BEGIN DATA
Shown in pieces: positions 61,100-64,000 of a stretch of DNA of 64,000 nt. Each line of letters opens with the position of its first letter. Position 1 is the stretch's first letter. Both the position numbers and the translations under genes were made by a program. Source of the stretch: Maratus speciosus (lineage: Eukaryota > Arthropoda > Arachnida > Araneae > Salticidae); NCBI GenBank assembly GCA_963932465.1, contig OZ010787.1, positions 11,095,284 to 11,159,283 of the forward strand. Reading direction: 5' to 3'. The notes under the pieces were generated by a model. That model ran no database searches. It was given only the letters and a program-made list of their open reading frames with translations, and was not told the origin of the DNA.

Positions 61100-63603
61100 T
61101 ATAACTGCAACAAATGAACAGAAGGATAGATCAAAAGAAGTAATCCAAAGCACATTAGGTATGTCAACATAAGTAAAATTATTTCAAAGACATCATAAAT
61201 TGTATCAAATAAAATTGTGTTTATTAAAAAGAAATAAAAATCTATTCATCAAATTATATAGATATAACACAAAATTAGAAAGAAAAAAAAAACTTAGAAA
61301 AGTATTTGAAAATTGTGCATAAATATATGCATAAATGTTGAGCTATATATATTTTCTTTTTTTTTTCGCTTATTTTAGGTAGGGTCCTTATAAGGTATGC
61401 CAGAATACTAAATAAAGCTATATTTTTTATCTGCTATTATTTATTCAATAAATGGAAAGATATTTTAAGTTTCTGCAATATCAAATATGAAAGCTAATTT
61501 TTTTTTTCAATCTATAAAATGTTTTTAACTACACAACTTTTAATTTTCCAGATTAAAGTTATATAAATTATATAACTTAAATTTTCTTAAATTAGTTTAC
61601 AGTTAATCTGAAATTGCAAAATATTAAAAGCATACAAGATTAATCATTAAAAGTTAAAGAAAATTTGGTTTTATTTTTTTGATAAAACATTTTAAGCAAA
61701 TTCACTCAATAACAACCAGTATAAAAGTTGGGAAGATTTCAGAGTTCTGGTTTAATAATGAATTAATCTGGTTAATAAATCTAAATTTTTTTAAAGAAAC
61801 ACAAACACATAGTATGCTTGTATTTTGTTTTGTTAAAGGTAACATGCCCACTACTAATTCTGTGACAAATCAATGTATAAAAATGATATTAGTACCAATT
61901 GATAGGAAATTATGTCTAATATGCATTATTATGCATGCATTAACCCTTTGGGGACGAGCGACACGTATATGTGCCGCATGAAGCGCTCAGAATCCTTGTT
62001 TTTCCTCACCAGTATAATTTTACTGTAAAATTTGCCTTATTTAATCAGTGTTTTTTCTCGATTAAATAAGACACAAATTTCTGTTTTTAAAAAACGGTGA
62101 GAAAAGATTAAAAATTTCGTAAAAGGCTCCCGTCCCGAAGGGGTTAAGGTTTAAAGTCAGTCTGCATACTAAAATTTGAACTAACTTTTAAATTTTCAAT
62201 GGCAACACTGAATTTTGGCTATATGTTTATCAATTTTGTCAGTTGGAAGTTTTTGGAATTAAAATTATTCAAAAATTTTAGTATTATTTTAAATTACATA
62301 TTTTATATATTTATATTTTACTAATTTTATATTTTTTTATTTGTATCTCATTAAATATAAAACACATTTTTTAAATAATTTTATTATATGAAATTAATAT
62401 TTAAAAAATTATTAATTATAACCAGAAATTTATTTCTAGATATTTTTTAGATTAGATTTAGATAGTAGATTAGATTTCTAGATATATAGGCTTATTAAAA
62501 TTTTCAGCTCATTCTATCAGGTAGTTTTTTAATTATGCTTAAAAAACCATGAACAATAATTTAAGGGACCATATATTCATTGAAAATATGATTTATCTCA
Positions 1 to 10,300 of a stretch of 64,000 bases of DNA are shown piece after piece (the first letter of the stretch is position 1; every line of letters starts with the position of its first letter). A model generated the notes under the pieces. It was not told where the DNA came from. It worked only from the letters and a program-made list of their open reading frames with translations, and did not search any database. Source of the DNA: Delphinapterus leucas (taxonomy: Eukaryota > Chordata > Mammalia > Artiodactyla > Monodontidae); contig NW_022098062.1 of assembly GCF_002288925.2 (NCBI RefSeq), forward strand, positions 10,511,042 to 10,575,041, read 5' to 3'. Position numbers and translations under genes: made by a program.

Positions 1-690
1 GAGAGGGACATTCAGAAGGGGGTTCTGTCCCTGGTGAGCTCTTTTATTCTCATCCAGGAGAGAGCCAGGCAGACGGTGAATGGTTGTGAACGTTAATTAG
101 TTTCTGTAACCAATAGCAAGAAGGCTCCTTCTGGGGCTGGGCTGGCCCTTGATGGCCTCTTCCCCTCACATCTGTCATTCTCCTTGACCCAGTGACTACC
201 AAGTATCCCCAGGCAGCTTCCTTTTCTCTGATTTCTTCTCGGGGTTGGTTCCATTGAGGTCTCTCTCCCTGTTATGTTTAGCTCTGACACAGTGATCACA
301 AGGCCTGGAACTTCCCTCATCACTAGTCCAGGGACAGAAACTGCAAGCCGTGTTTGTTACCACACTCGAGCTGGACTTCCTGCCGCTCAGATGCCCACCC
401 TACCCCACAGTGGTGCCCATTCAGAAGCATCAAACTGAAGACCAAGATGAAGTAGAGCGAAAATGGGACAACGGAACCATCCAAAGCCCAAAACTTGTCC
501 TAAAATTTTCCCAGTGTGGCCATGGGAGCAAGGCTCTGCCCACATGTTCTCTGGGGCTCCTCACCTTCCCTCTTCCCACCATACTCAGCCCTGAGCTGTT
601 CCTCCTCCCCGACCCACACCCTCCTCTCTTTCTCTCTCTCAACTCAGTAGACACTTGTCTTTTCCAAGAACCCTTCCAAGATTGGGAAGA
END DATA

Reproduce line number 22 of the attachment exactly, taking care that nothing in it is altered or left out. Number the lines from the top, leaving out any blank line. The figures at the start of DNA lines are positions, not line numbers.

101 TTTCTGTAACCAATAGCAAGAAGGCTCCTTCTGGGGCTGGGCTGGCCCTTGATGGCCTCTTCCCCTCACATCTGTCATTCTCCTTGACCCAGTGACTACC